Ortega certainly talks a good game - no word if he's any good in defence, though.

All together now: 'Three lions made of waste...'

14 Aug 2014

Artist Faith Bebbington puts the finishing touches to one of the lions

The Tank is always impressed by initiatives that turn rubbish into something more useful. The torn-up tyres that cushion children's play grounds. The fishing nets ground up into carpets. The production team at Masterchef. Heroes all.

For many, the most apposite application of this alchemist's touch may well be Roy Hodgson, although in the Tank's opinion, the beleaguered England football manager is more adept at turning silk purses into sow's ears, rather than the other way round.

Still, fans of irony - or the ironically erroneous modern usage of irony - will find something to cheer at the lastest move by the Football Association, which in its great wisdom has unveiled two lions made of reclaimed Wembley waste in the national stadium's corporate area.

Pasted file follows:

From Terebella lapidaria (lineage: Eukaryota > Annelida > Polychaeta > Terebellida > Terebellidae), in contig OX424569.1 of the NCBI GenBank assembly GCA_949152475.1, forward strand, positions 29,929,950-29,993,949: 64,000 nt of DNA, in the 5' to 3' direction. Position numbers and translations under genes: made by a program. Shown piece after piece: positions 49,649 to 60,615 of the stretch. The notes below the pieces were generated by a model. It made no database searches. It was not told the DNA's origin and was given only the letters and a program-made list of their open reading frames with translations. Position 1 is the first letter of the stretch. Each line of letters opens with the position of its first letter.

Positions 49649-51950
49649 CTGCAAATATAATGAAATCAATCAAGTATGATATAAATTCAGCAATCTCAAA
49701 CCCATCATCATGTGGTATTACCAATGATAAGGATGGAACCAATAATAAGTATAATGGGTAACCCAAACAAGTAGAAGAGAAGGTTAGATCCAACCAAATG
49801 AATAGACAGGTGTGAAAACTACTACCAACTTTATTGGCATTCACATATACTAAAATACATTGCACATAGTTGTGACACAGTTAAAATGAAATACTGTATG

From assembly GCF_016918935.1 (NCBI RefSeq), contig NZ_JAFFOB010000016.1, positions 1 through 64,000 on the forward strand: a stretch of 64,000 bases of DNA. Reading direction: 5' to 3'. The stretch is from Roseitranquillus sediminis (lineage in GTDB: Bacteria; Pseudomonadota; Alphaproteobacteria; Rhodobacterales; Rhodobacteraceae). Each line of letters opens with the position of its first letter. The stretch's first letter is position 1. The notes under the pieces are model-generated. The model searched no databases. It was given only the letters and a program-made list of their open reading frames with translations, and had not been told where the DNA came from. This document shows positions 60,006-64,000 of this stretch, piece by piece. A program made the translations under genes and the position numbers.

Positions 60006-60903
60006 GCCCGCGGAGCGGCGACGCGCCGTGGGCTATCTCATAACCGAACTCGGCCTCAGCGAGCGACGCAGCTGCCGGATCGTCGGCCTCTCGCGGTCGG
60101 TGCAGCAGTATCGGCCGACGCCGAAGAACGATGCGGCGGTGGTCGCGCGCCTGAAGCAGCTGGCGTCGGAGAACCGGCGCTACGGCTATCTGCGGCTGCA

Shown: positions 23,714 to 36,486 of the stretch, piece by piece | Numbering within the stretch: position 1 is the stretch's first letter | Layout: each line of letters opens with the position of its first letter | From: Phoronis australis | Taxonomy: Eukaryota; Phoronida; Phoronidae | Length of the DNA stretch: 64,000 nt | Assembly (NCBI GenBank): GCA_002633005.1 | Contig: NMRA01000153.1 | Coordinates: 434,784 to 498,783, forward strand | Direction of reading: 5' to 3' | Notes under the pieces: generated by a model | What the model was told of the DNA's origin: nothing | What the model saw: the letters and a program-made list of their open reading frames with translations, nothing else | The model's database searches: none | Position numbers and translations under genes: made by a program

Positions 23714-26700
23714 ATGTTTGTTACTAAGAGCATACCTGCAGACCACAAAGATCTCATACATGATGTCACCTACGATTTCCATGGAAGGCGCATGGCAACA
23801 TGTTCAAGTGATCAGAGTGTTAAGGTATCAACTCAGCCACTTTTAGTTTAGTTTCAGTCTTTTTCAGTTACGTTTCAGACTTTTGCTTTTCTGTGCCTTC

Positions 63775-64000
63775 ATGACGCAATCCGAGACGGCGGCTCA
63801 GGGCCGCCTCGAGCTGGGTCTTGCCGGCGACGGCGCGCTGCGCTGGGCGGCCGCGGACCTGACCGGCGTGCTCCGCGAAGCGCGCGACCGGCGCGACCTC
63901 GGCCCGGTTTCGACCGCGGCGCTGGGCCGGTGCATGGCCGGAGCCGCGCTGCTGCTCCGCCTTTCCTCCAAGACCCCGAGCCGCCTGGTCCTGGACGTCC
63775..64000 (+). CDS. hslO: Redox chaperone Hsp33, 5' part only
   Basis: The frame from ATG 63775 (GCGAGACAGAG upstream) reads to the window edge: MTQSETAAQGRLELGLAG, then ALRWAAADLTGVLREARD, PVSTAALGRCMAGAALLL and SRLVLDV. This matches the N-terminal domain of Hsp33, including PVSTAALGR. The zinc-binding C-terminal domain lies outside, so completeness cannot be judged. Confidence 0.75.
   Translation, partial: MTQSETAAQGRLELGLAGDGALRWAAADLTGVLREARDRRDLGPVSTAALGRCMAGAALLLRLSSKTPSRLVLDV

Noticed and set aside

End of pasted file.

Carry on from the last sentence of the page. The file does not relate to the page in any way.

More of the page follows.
Artist Faith Bebbington used cardboard, plastic cups, and even broken plastic seats to demonstrate how these materials can be re-purposed. "I loved the challenge of using a load of rubbish to make something lovely," she told "I feel really proud and I just want plenty of people to see them."

Leaving aside the question of whether Bebbington could do it on a wet Wednesday night at Stoke, what's in it for the FA?

Well, Wembley has been a "zero waste to landfill" venue since 2010, recycling up to 86 per cent of event day waste, and sending the rest to a waste-to-energy plant. More importantly the two lions complete a fearsome triumvirate with the recycled stainless steel lion created by artist Michael Turner currently guarding the stadium entrance.